Tuesday, 20 September 2005

Leaf Colour

Right now your leaves are losing their colour. The beautiful hues of fall have actually been there all summer long. The colors we see in the fall are normally masked by the pigment chlorophyll. Chlorophyll, the most common pigment, is responsible for the green colour in leaves. Sunlight is composed of many different colors of light. We can see the whole spectrum of light colours when they are broken up in a rainbow. Leaves absorb various wavelengths, or colours of light, and reflect back other colours. The green we see is reflected light that’s bounced back to our eyes. The light that isn’t reflected is absorbed is used to power the machinery of photo synthesis. Photosynthesis is the process that takes gases from the atmosphere, water and using energy from the sun creates sugar. Oxygen is a waste product of this reaction. Light of many wave lengths is used by other pigments, to a lesser extent to create other products in the leaf. Other pigments include caratenoids, that give the orange / red colours we see in carrots and maple leaves. Anthocyanins are pigments that give the blues and purples we see in plum leaves and chokecherry fruit. Many pigments blend together to give you dull brown, like the paint water in kindergarten class after you clean you brushes. At the end of summer, trees begin the process of shutting down for winter and much of the sugar in the leaves is transported elsewhere in the tree. The leaves vascular connections between the leaves and the trees are then plugged, with a layer of thick impervious cells called the abscission layer. The chlorophyll in the leaf degrades exposing the colorful accessory pigments. Only after the leaves have essentially died do we see their true colours. The leaves are then shed as the abscission layer plugging the leaf stem is complete. If we have a long frost free fall the leaves will have much more prominent colors. Trees will however lose there leaves with out frost as the process of abscission and leaf drop, is triggered by shorter fall days. The fall of 2002 was warm and then a sudden cold snap brought the first snow to Riding Mountain. I had the privilege of seeing thousands of still olive green aspen leaves fallen on fresh white snow. A painter could not have painted a more striking backdrop!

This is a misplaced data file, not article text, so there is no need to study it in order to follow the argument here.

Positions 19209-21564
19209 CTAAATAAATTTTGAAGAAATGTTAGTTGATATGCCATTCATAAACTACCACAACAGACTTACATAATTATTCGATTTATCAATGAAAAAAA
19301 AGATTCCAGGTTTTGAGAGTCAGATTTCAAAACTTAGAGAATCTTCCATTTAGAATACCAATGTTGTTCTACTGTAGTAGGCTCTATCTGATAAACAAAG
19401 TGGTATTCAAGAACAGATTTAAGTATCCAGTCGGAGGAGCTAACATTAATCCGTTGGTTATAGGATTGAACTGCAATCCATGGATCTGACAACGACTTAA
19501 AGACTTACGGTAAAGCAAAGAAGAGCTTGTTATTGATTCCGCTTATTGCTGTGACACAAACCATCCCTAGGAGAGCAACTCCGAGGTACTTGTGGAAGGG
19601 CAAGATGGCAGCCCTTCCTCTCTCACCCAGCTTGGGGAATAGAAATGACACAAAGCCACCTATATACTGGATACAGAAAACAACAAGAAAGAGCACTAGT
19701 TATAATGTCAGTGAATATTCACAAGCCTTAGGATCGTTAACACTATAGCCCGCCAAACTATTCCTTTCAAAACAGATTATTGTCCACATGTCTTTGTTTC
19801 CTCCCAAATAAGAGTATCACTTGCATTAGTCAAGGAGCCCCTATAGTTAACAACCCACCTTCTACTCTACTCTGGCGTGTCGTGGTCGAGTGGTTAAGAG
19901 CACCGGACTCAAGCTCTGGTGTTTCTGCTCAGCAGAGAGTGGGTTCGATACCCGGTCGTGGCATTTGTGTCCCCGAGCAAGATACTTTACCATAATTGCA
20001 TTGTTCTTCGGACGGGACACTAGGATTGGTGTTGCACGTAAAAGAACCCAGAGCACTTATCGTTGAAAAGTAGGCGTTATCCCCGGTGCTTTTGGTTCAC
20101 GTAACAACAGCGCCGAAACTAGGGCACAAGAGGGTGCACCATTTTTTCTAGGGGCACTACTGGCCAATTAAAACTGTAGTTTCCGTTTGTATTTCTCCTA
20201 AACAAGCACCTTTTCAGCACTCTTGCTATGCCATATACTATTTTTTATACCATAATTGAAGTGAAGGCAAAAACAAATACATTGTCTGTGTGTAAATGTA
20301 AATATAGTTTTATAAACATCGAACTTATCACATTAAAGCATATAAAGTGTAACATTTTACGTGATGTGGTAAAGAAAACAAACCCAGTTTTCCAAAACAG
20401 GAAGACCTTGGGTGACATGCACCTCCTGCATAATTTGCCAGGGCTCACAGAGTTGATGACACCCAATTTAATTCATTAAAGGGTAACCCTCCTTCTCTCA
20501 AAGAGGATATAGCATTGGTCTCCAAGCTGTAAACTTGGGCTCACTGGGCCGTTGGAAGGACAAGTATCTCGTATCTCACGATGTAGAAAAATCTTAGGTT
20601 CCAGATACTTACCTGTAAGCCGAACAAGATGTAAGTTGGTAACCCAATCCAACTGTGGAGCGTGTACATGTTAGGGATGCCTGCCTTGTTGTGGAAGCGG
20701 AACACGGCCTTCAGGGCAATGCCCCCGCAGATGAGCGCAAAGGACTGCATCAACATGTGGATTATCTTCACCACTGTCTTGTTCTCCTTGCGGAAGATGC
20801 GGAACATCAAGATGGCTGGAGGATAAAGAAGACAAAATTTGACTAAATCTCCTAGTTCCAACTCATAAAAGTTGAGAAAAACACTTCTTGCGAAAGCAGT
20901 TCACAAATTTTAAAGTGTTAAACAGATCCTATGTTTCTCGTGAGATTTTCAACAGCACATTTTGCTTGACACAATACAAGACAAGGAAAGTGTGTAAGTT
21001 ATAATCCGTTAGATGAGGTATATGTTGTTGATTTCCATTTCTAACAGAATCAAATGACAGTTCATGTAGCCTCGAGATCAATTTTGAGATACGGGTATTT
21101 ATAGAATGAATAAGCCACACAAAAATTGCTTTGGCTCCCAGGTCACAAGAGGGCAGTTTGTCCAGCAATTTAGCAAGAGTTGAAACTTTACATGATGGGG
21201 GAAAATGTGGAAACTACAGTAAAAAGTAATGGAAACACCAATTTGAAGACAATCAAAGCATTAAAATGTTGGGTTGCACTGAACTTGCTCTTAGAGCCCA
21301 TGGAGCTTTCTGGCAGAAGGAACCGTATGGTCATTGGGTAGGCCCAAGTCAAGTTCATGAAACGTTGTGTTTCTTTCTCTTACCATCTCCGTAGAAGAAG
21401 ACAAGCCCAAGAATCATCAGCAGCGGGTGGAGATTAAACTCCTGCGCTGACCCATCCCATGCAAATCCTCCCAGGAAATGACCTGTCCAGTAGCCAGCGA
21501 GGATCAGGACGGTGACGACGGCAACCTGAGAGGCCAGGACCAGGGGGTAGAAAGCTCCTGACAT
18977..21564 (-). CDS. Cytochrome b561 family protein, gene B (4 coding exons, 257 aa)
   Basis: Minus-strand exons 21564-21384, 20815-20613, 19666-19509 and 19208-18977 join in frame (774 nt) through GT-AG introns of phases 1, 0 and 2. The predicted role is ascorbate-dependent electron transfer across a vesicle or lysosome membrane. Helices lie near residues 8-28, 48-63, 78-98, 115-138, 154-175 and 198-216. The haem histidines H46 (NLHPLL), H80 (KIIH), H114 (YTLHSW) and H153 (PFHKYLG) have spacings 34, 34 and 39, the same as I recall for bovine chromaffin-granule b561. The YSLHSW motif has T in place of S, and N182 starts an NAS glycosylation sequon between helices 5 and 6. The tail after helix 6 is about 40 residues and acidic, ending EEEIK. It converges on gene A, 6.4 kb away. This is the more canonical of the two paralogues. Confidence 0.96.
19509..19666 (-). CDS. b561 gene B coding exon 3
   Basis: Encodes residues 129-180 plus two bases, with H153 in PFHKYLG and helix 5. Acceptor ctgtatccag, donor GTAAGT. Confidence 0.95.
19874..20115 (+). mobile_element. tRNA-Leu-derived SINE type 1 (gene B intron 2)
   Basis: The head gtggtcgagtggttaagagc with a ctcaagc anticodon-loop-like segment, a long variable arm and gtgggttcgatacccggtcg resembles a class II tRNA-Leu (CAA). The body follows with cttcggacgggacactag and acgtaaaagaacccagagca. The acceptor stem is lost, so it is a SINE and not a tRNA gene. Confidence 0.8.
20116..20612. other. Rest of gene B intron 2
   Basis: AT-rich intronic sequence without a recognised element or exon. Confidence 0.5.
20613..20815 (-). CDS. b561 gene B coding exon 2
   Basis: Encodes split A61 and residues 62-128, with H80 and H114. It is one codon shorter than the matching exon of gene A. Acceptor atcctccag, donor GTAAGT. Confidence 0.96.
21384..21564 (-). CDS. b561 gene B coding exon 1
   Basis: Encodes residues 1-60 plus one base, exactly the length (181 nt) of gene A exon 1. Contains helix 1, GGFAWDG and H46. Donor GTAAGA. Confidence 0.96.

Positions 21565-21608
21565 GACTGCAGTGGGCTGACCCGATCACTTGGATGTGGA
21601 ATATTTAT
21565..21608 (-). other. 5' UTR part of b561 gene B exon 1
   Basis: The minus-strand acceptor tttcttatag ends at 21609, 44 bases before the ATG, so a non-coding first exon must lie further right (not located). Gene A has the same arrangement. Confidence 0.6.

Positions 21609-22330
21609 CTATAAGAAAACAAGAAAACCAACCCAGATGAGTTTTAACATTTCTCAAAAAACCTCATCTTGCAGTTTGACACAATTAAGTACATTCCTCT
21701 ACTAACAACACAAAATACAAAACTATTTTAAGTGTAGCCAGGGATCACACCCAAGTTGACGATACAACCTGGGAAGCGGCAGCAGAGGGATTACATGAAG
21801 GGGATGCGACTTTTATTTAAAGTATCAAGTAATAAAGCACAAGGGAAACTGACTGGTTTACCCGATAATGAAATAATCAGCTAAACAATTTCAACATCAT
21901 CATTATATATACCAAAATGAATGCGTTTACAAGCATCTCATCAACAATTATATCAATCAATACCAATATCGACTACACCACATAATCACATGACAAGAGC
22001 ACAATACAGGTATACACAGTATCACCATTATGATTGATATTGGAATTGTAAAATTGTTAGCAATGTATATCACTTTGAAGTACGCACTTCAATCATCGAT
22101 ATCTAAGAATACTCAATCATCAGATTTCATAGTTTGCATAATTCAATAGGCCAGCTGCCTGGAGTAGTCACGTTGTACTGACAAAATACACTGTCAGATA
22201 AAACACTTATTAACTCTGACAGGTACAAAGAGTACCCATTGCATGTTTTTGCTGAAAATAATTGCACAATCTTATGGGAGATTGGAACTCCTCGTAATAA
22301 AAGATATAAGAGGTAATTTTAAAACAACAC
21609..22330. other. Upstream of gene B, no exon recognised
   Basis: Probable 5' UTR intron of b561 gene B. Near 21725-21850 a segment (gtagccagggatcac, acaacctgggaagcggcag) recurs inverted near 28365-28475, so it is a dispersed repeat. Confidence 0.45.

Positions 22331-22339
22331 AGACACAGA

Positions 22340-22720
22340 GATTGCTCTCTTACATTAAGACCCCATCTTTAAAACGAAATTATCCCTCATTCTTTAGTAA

Enjoy the fall colors and know that spring is only months away!